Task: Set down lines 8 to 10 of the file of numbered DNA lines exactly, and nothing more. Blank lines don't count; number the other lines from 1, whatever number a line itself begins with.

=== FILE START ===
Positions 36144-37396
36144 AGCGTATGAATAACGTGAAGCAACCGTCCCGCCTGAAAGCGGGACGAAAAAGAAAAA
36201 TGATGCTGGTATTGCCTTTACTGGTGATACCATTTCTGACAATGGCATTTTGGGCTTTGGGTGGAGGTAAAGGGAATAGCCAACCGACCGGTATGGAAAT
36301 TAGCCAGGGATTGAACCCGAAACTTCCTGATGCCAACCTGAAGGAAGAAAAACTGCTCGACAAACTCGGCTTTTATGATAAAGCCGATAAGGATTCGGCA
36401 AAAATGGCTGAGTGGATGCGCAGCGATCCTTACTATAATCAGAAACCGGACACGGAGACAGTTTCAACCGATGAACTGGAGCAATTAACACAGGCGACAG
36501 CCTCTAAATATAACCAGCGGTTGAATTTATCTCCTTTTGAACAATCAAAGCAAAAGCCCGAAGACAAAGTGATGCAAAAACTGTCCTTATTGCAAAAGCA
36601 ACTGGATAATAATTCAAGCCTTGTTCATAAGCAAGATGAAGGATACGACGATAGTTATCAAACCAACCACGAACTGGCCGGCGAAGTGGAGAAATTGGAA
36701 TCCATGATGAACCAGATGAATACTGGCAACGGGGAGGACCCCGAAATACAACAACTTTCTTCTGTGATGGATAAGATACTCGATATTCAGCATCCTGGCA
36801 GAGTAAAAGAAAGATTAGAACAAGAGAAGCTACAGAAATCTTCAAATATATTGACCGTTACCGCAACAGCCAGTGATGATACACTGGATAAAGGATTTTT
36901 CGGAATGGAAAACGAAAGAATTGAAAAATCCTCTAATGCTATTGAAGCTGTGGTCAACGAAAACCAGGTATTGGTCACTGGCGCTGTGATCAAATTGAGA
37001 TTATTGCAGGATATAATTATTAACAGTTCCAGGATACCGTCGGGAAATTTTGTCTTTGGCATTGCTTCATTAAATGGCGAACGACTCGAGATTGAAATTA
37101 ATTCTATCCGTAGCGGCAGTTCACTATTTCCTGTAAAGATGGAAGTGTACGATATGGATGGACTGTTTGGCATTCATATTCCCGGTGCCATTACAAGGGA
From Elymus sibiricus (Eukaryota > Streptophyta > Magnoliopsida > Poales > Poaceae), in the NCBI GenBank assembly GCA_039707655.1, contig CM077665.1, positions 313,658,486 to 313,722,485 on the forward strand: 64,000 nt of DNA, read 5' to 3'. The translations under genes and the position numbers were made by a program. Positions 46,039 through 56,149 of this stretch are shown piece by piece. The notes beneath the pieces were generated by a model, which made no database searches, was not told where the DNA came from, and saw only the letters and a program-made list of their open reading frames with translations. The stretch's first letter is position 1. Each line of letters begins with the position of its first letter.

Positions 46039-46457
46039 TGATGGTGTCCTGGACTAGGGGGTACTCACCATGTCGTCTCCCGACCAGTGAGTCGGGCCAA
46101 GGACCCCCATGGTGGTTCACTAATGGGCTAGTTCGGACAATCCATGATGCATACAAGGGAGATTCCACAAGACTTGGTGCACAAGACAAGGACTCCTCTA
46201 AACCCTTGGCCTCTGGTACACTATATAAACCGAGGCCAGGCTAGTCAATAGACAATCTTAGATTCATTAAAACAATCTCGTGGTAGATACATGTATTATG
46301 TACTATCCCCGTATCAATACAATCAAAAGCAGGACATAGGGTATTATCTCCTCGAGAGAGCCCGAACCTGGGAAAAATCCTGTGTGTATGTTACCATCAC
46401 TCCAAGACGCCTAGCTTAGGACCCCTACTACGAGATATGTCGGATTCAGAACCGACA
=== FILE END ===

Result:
36701 TCCATGATGAACCAGATGAATACTGGCAACGGGGAGGACCCCGAAATACAACAACTTTCTTCTGTGATGGATAAGATACTCGATATTCAGCATCCTGGCA
36801 GAGTAAAAGAAAGATTAGAACAAGAGAAGCTACAGAAATCTTCAAATATATTGACCGTTACCGCAACAGCCAGTGATGATACACTGGATAAAGGATTTTT
36901 CGGAATGGAAAACGAAAGAATTGAAAAATCCTCTAATGCTATTGAAGCTGTGGTCAACGAAAACCAGGTATTGGTCACTGGCGCTGTGATCAAATTGAGA